The devaluation of disabled people’s lives
Why is it assumed that the only way to help Tony Nicklinson, a man paralysed by a stroke, is to help him die?
The plight of Tony Nicklinson, a 58-year-old man with ‘locked-in syndrome’, unable to speak and paralysed from the neck down after a stroke in 2005, has attracted huge attention. On Monday, the High Court in London gave him permission to proceed with a full hearing on his case. Nicklinson contends that a ‘common-law defence of necessity’ should be used to protect his loved ones or doctors from prosecution if they helped him end his life.
At first glance, the case seems simple. Here is a man, by all indications intelligent and competent, who has consistently expressed the wish to die. As Nicklinson said, he feels his life is ‘dull, miserable, demeaning, undignified and intolerable’. It is difficult not to sympathise with Nicklinson, who, before being disabled by a stroke, enjoyed an active life, playing rugby and parachuting. As his wife stated, ‘the only way to relieve Tony’s suffering will be to kill him’. Why shouldn’t he be able to go when he chooses?
It is easy to have an emotional response to an item on the news; what is odd about the responses in this case is that many appear to think that a simple emotional response is enough. As one comment beneath an online newspaper story about it read: ‘Litmus test. What would I want to do if I was in his position? I would want to go. Case closed.’
Should our immediate emotional response create changes in the law? It places the emotional response of the observer who knows nothing else about the case in the driving seat. Nicklinson knows this and is pressing for a change in the law by marshalling the feeling (rather than thinking) public behind his cause. Of course, this is an important issue and we should all have opinions about it. But from the torrent of responses to articles on the subject, it appears that such strong emotions preclude rather than provoke thinking on the subject. Case closed. In the past, justice was blind and not swayed by emotional responses. Today, emotional responses seem to lead to changes in the law.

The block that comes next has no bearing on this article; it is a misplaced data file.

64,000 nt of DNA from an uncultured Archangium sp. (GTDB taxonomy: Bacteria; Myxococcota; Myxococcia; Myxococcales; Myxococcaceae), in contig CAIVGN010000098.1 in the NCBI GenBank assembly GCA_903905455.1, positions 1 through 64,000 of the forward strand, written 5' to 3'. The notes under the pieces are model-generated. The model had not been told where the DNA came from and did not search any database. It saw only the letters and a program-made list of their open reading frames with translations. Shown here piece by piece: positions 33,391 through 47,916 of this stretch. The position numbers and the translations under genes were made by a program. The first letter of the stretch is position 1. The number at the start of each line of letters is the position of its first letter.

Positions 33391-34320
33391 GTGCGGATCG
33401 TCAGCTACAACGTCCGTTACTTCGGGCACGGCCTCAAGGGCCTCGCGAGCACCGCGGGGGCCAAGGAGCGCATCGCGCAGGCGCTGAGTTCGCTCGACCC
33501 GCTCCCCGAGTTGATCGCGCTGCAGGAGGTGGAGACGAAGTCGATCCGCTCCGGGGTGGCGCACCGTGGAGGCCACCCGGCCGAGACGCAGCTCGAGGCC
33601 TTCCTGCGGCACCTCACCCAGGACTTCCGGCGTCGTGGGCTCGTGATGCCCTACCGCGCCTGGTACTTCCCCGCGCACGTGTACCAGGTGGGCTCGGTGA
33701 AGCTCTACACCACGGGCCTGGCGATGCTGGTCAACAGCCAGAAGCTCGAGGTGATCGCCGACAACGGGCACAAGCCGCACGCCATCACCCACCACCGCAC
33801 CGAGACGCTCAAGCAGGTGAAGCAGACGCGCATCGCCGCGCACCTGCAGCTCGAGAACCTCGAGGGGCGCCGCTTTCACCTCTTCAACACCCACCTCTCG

But let’s ask the hard questions. First, there is confusion about what it is Nicklinson is asking for. He seeks not a right for himself but protection for a doctor who helps him take his life by arguing that his right to life under Article 8 of the Human Rights Convention effectively includes a right to ask for his life to be ended humanely at a time of his choosing. This is not assisted suicide, but a plea for euthanasia to be allowed. Moreover, he does not seem to want to be killed now but at some time in the future when he can no longer cope.
As legal observers have pointed out, such a ruling has little chance of progressing, given that granting protection from murder laws for doctors would need to go through parliament. Before we rush to change a law to grant Nicklinson’s wish, we need to ask whether such a change in the law should be based on the consent of the person to be killed. If so, we might excuse the killing of a 24-year-old lovelorn man who expressed suicidal wishes; he might feel his life, too, to be ‘dull, miserable, demeaning, undignified and intolerable’.